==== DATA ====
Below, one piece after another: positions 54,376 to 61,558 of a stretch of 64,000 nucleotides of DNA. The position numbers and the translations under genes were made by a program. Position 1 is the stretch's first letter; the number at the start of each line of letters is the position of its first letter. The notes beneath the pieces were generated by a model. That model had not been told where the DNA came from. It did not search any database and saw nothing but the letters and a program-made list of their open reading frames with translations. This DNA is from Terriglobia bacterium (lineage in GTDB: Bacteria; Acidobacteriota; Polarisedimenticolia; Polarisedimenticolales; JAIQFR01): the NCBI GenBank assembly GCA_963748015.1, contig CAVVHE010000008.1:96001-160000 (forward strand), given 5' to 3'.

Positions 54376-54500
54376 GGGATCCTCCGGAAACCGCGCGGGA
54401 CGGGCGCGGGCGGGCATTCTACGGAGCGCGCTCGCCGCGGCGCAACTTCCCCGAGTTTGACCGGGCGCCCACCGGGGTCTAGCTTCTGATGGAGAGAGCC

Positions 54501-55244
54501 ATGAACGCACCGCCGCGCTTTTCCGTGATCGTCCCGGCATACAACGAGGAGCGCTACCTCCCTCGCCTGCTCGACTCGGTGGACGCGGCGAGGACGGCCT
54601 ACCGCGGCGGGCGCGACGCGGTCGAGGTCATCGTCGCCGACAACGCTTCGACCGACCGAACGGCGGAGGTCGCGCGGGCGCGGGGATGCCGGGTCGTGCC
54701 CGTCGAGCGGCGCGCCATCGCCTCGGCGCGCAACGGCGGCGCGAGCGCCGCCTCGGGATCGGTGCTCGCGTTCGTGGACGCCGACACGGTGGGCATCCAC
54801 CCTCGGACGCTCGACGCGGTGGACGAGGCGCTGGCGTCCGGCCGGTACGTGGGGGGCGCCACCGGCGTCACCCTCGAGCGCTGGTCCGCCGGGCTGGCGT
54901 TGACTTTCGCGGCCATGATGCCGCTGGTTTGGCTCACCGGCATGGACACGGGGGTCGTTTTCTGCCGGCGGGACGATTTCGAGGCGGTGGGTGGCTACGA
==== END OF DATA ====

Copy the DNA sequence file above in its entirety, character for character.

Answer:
Below, one piece after another: positions 54,376 to 61,558 of a stretch of 64,000 nucleotides of DNA. The position numbers and the translations under genes were made by a program. Position 1 is the stretch's first letter; the number at the start of each line of letters is the position of its first letter. The notes beneath the pieces were generated by a model. That model had not been told where the DNA came from. It did not search any database and saw nothing but the letters and a program-made list of their open reading frames with translations. This DNA is from Terriglobia bacterium (lineage in GTDB: Bacteria; Acidobacteriota; Polarisedimenticolia; Polarisedimenticolales; JAIQFR01): the NCBI GenBank assembly GCA_963748015.1, contig CAVVHE010000008.1:96001-160000 (forward strand), given 5' to 3'.

Positions 54376-54500
54376 GGGATCCTCCGGAAACCGCGCGGGA
54401 CGGGCGCGGGCGGGCATTCTACGGAGCGCGCTCGCCGCGGCGCAACTTCCCCGAGTTTGACCGGGCGCCCACCGGGGTCTAGCTTCTGATGGAGAGAGCC

Positions 54501-55244
54501 ATGAACGCACCGCCGCGCTTTTCCGTGATCGTCCCGGCATACAACGAGGAGCGCTACCTCCCTCGCCTGCTCGACTCGGTGGACGCGGCGAGGACGGCCT
54601 ACCGCGGCGGGCGCGACGCGGTCGAGGTCATCGTCGCCGACAACGCTTCGACCGACCGAACGGCGGAGGTCGCGCGGGCGCGGGGATGCCGGGTCGTGCC
54701 CGTCGAGCGGCGCGCCATCGCCTCGGCGCGCAACGGCGGCGCGAGCGCCGCCTCGGGATCGGTGCTCGCGTTCGTGGACGCCGACACGGTGGGCATCCAC
54801 CCTCGGACGCTCGACGCGGTGGACGAGGCGCTGGCGTCCGGCCGGTACGTGGGGGGCGCCACCGGCGTCACCCTCGAGCGCTGGTCCGCCGGGCTGGCGT
54901 TGACTTTCGCGGCCATGATGCCGCTGGTTTGGCTCACCGGCATGGACACGGGGGTCGTTTTCTGCCGGCGGGACGATTTCGAGGCGGTGGGTGGCTACGA